Myanmar halts military operations in Rakhine state
Military operations end following growing concerns over the rights violations against Rohingya Muslims
By Kyaw Lynn
The security operation in the western state of Rakhine have ended, the government said Thursday.
The crackdown, which began in early October, has been the subject of severe international criticism over abuses committed against the region’s Rohingya Muslims, specifically in the northern part of Rakhine State.
State-run newspapers published a statement by the office of State Counselor Aung San Suu Kyi that said the military operation had finished as the area had been stabilized.
“The clearance operations undertaken by the military have ceased, the curfew has been eased,” National Security Advisor Thaung Tun said in the statement. “And there remains only a police presence to maintain the peace.”
On Wednesday, Thaung Tun met international diplomats and UN agencies in Yangon.
The government said at least 106 people -- 17 police and soldiers, 13 Muslim men working closely with local authorities and 76 alleged “attackers” -- were killed and more than 600 people detained since a gang killed nine police officers in the Maugndaw area in early October.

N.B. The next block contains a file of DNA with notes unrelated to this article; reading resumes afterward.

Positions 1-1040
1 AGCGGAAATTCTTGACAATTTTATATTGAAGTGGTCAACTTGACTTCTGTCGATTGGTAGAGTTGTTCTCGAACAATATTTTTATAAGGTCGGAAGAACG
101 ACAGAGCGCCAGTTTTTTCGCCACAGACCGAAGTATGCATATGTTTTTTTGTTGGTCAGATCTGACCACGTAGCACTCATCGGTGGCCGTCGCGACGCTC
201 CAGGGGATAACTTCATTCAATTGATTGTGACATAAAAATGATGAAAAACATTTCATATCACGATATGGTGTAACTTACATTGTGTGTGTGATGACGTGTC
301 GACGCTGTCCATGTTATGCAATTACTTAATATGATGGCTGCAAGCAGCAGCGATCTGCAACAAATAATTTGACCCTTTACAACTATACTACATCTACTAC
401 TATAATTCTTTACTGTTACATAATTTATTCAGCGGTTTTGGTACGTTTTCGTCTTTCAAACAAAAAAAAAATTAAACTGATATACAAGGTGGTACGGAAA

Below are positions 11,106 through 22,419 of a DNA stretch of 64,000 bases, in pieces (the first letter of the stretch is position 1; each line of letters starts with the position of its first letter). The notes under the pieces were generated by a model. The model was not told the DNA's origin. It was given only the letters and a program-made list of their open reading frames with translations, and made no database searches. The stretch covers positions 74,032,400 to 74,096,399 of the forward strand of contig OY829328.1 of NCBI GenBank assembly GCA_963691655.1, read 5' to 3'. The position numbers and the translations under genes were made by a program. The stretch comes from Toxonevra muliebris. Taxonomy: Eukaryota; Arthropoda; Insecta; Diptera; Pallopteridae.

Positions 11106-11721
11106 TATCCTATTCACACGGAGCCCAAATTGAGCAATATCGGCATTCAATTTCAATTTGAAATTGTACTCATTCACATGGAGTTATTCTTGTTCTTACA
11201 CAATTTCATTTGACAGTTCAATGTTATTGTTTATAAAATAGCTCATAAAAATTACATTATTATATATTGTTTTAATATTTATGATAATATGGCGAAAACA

However, advocacy groups claim that hundreds of Rohingya -- described by the UN as among the most persecuted groups worldwide -- have been killed in the military operation. An estimated 66,000 Rohingya have crossed the border to Bangladesh since October, according to the UN, and there are 22,000 displaced within Myanmar.
A recent UN report found that rights violations against Rohingya civilians could amount to crimes against humanity. It found that of 204 Rohingya refugees interviewed at the Bangladeshi border, 96 reported that a family member had been killed.
Security forces have been accused of committing abuses such as mass gang-rape and killings, including children and babies, brutal beatings, the burning of villages and disappearances during the military operation.
The government has vowed to probe into the allegations and take legal action against any perpetrators if there is clear evidence of human rights abuses.
“There can be no excuse for excessive force, for abuses of fundamental human rights and basic criminality,” Thaung Tun said. “We have shown that we are ready to act when there is clear evidence of abuses.”Anadolu Agency website contains only a portion of the news stories offered to subscribers in the AA News Broadcasting System (HAS), and in summarized form. Please contact us for subscription options.